Pre-emptive PC Censorship in the UK

Nathalie Rothschild has an article in Spiked Online about the new trend of censoring expression that might offend someone, before it has actually done so. Primary is the case of the promotional poster for Fat Christ, Gavin Davis’ comedic play about a financially struggling chubby man who makes a deal with a London art dealer to crucify himself. Officials at Transport for London (TfL) blocked the poster for the play from being displayed in Underground stations for fear that someone might see it and be offended:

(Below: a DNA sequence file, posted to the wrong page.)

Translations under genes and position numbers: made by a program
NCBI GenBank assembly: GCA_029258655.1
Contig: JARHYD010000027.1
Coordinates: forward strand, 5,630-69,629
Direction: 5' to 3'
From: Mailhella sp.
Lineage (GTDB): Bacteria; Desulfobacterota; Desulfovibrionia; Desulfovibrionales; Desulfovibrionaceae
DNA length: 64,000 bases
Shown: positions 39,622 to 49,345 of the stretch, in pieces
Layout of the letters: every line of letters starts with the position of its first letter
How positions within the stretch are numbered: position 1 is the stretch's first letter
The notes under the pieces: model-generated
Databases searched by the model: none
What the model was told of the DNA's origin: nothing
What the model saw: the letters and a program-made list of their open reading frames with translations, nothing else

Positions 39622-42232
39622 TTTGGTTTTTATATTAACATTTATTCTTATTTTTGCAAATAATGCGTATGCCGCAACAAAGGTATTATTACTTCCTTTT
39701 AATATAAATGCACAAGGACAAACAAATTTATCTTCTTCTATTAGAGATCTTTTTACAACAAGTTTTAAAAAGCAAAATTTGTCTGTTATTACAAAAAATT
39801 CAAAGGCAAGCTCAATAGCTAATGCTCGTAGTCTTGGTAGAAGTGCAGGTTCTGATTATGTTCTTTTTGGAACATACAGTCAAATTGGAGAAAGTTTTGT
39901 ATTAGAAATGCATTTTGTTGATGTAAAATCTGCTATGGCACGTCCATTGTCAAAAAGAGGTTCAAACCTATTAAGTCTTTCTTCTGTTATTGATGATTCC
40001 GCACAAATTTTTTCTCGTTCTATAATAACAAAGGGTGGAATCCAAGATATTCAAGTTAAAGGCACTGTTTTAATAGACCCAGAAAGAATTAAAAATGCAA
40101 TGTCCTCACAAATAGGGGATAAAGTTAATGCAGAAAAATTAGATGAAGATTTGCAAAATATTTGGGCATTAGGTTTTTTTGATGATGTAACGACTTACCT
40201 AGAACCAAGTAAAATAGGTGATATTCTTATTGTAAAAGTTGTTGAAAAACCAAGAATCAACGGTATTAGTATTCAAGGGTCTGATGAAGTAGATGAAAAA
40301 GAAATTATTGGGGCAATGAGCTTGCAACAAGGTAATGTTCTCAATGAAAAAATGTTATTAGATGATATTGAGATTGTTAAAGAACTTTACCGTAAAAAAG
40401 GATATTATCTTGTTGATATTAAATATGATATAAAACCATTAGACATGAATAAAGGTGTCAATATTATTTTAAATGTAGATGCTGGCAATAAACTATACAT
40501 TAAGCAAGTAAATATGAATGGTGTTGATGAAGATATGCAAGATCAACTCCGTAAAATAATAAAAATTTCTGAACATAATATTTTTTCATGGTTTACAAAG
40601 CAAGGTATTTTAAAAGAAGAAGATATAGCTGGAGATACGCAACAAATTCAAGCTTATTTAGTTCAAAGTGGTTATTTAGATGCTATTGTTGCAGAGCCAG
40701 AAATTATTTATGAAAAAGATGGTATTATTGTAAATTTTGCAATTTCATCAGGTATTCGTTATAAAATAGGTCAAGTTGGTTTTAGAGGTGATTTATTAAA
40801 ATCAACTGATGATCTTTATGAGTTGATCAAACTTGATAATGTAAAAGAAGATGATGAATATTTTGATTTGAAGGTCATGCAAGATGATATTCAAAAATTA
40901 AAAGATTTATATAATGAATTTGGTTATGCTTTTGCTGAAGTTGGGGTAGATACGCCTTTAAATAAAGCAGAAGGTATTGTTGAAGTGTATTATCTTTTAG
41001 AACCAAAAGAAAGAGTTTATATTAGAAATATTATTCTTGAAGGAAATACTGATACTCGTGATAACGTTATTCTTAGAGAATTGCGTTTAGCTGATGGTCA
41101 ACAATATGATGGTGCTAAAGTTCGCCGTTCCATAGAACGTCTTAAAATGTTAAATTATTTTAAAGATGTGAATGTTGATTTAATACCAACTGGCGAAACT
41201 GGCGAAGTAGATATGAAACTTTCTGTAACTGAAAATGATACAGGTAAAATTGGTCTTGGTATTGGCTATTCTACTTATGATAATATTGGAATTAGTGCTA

“Millions of people travel on the London Underground each day and they have no choice but to view whatever adverts are posted there… We have to take account of every passenger and endeavour not to cause offence in the advertising we display.”

Where does it stop? I find myself again reminded of Connie Willis‘ 1991 short story “Much Ado About [Censored],” (which can be found in 2041 A.D.: Twelve Short Stories, edited by Jane Yolen), wherein a school production of Shakespeare’s Hamlet is reduced to a few lines following removal of all ‘objectionable’ material (such as when the ‘Drapery Defense League’ objects to Polonius being stabbed while hiding behind a curtain).

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